It’s Freedom to Choose How to Live: Supporting Voluntary Family Planning and Conservation in Colombia

It’s Freedom to Choose How to Live: Supporting Voluntary Family Planning and Conservation in Colombia

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Women for Conservation has forged ahead during a time of unprecedented challenges associated with COVID-19 to provide essential reproductive health care and family planning education to women in rural Colombia. Increased domestic violence and economic uncertainty due to the pandemic have made prioritizing women’s health and access to contraception more important than ever. This is why Women for Conservation has continued to work with our partner organization, Profamilia, to maintain a presence in rural communities to advance women’s empowerment and reproductive rights through access to contraception and education to prevent losing ground on these important initiatives. 

Family planning has been a central pillar of Women for Conservation’s platform since our founding because we recognize the necessity of a holistic and multi-faceted approach to protecting endangered species and halting habitat destruction. United Nations projections predict global population growth of two billion people by 2050, an increase that will put an extraordinary strain on the world’s natural resources and threaten the conservation of some of the world’s most biodiverse and ecologically valuable areas. The world’s tropical rainforests function as important carbon sinks that are key to mitigating climate change, but their ability to sequester carbon is declining. In Colombia, deforestation, destructive agricultural practices, and unsustainable development jeopardize unique rainforest ecosystems and the wealth of flora and fauna that depend upon them. By the 2060s, a combination of climate warming and destructive practices could transform these ecosystems into carbon sources, rather than sinks, accelerating the devastating impacts of climate change on rural communities and destabilizing ecological systems. Through educational workshops, we help communities understand the link between an increasing population and strain on local natural resources, as well as the importance of their actions in relation to rainforest conservation. By providing resources to give families greater control over pregnancies, we give them the tools to put that education into practice. 

Women waiting for their contraception and mammograms, Nov. 2020.

Though a global pandemic has presented new challenges, Women for Conservation Project Manager, Isabella Cortes Lara, has continued to connect with women in rural communities to organize events and educational workshops. In October, twenty women reached out to our organization seeking family planning support and access to contraceptives. By early November, we had organized educational workshops, access to birth control, and scheduled vital follow-up care to be provided in December. We also provided mammograms, the first breast cancer screening some of the women had ever received, and training on how to conduct a self-breast exam.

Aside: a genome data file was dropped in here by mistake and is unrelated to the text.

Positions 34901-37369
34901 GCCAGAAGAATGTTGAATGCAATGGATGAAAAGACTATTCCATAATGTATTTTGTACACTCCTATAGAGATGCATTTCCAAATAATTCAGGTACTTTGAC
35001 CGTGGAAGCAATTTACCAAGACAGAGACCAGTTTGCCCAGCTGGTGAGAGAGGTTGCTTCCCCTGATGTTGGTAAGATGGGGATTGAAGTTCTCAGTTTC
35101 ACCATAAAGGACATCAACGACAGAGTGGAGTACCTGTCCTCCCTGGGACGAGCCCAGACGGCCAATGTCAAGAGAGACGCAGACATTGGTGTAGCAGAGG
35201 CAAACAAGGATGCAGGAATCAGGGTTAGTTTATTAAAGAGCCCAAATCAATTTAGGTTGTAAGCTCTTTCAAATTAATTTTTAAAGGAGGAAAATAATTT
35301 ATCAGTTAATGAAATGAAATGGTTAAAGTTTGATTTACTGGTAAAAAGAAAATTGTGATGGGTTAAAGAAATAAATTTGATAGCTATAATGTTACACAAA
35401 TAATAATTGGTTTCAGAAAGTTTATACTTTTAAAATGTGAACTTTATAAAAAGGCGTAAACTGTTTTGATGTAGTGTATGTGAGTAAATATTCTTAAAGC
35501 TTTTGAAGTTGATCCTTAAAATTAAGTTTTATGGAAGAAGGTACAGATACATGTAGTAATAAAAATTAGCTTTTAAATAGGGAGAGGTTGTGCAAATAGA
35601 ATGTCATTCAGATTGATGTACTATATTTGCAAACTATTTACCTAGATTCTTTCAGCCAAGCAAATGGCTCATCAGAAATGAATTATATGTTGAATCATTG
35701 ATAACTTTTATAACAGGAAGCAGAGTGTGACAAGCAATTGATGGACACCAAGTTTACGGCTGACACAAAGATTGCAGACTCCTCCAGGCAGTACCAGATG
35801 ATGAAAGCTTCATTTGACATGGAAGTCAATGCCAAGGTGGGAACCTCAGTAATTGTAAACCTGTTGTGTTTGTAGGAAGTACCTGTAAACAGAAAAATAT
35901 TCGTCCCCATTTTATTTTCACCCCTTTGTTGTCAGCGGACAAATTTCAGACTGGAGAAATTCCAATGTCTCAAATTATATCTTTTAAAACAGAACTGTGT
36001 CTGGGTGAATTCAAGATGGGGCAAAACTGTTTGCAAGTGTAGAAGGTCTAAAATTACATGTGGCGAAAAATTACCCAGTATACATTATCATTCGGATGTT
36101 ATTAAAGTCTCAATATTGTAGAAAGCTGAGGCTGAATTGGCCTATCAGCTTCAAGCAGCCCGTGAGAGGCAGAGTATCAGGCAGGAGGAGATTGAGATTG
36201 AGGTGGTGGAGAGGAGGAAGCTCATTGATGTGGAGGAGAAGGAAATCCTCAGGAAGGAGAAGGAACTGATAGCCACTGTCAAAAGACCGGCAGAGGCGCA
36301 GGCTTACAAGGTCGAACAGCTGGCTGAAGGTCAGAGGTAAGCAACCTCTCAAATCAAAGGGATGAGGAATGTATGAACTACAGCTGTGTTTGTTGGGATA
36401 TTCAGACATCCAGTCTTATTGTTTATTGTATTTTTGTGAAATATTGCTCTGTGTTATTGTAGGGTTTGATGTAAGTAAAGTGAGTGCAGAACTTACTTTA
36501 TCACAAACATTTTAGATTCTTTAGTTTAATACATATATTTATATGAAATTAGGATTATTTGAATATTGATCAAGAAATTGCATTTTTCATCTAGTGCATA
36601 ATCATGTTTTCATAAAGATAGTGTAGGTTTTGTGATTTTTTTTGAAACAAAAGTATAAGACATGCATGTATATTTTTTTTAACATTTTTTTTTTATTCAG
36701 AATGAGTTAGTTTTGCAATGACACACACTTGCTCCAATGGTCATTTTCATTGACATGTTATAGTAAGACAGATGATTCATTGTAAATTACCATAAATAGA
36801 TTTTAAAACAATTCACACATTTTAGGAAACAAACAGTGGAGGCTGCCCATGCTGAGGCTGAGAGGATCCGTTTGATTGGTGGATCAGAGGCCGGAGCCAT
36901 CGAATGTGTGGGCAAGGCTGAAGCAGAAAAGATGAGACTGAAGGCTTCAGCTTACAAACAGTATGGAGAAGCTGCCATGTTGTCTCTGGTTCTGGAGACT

This kind of life-saving early intervention is incredibly important in Colombia where, according to the World Health Organization, breast cancer is the most diagnosed form of cancer in the country. Participants in the workshop also engaged in an hour-long conversation about domestic violence. With domestic violence hotlines in Colombia receiving 153% more calls during the pandemic, creating safe spaces for women to discuss their experiences is incredibly important. By having these conversations, we build relationships and trust within communities, giving us the ability to improve the wellbeing of women and their families and affirm our place as a community resource.

Catizza Montenegro with Profamilia leads a family planning discussion before checkups, Dec. 2020.

Though a global pandemic has presented new challenges, Women for Conservation Project Manager, Isabella Cortes Lara, has continued to connect with women in rural communities to organize events and educational workshops. In October, twenty women reached out to our organization seeking family planning support and access to contraceptives. By early November, we had organized educational workshops, access to birth control, and scheduled vital follow-up care to be provided in December. We also provided mammograms, the first breast cancer screening some of the women had ever received, and training on how to conduct a self-breast exam. This kind of life-saving early intervention is incredibly important in Colombia where, according to the World Health Organization, breast cancer is the most diagnosed form of cancer in the country. Participants in the workshop also engaged in an hour-long conversation about domestic violence. With domestic violence hotlines in Colombia receiving 153% more calls during the pandemic, creating safe spaces for women to discuss their experiences is incredibly important. By having these conversations, we build relationships and trust within communities, giving us the ability to improve the wellbeing of women and their families and affirm our place as a community resource.